Editor: Please tell our readers about your background.
Cooperman: I graduated from Cornell University School of Industrial Labor Relations and the University of Maryland School of Law. I have been practicing labor and employment law for over 25 years.
I handle all areas of labor and employment law representing management in a wide variety of service, healthcare and health related industries, manufacturing, retail, technology, aerospace, defense and government contracting. I also represent nonprofits, public sector clients and law firms in their employment issues.
In addition, I serve as Vice Chair of the Maryland State Higher Education Labor Relations Board, which functions like the National Labor Relations Board but for non-teaching employees of state universities and colleges. We hear unfair labor practice cases, representation matters and the like.
Editor: What are some examples of the workplace issues that confront employers today?
Cooperman: There are disability and leave time issues under both the Americans with Disabilities Act (ADA) and the Family and Medical Leave Act (FMLA). In my experience, employers sometimes have difficulty grappling with the intricacies and complexities of these laws, as well as the health-related issues and leave needs of their employees. Can an individual with a disability perform the essential functions of his/her position? This is a different analysis than what employers are used to dealing with in other areas protected by antidiscrimination laws and regulations. A disability actually may affect a person's ability to do a job, unlike a person's race or gender. The company needs to understand the analysis required and to identify whether a person is able to do the job and, if needed, what types of accommodations the employer can provide to disabled individuals. The key is to meet the needs of the business while at the same time providing disabled individuals with employment opportunities and appropriate accommodations.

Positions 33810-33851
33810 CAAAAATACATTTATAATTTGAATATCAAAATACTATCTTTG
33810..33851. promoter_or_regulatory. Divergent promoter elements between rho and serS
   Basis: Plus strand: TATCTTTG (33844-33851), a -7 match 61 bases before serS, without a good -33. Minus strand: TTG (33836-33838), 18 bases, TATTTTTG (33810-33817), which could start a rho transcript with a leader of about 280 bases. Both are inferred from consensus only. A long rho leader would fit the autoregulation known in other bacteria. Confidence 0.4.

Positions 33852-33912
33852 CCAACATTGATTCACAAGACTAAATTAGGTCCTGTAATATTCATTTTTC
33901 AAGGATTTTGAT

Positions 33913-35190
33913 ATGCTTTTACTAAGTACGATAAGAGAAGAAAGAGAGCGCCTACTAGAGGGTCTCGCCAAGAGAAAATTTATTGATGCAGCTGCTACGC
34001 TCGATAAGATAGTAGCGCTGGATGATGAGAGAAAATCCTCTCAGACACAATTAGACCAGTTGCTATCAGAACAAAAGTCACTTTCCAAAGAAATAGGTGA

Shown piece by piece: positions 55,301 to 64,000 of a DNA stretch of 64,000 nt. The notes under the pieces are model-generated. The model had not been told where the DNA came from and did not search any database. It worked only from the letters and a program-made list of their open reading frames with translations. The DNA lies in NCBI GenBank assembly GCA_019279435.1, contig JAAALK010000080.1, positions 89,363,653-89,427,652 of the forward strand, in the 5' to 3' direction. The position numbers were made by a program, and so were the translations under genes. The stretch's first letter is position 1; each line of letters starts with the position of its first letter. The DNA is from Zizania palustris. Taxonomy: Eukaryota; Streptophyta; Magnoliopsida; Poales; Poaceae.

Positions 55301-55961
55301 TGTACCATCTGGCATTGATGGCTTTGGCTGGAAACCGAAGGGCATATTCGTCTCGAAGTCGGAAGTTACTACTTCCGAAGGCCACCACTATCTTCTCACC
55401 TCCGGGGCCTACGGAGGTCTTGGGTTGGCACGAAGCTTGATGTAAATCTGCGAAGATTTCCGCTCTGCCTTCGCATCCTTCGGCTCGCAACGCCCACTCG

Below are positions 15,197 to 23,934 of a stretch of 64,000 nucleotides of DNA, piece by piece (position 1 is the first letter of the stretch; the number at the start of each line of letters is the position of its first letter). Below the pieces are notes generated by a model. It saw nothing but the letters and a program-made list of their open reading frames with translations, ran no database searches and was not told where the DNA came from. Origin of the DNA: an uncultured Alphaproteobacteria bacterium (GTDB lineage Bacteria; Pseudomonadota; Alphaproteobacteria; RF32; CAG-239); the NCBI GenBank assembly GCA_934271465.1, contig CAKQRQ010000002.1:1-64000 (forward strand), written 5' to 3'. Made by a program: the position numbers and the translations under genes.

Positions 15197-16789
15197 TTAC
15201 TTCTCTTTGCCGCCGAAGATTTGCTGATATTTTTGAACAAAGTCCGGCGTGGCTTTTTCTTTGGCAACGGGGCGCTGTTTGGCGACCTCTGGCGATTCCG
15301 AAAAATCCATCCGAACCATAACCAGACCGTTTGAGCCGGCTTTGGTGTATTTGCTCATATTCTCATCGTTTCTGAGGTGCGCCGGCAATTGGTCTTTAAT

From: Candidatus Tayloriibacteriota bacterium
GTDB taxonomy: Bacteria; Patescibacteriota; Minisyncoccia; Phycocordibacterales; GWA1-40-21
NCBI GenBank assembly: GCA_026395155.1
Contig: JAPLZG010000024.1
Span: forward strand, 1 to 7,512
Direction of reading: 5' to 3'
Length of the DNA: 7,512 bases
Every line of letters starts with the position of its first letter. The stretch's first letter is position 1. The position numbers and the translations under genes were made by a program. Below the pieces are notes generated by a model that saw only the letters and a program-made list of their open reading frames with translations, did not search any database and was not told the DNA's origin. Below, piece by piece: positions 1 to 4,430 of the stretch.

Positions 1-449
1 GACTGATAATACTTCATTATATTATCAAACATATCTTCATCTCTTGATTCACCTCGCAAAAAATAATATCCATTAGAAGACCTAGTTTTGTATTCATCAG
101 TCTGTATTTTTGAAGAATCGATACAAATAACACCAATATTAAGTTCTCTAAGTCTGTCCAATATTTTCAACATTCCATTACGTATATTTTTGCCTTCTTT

Complexities of the FMLA are areas of concern for employers. The Act entitles a worker who has leave covered under FMLA with up to 12 weeks off. Employers at times experience difficulty in identifying that a particular leave event is covered by the FMLA, particularly when a serious health condition of the employee or the employee's spouse, child or parent is involved. The employee has an obligation to notify the employer of the need for the leave and to provide the appropriate certification from the healthcare professional to justify the leave. The employer then needs to determine whether the leave is covered by the FMLA. If so, the employer must advise all employees of his/her rights and obligations. I often find that an employer will give the employee time off under the company's sick leave policy but then fail to acknowledge that the leave also is covered by the FMLA. In such situations, the employer may end up granting the employee FMLA leave after he/she has exhausted his/her sick leave. As a result, the employee is out for more than twelve (12) weeks for the event. This can cause havoc for an employer.
If the leave time lapses and the individual cannot return to work, the employer's obligations do not end. For example, if the employee has a serious health condition that also is deemed to be a disability under the ADA, additional leave may be necessary to reasonably accommodate the disability.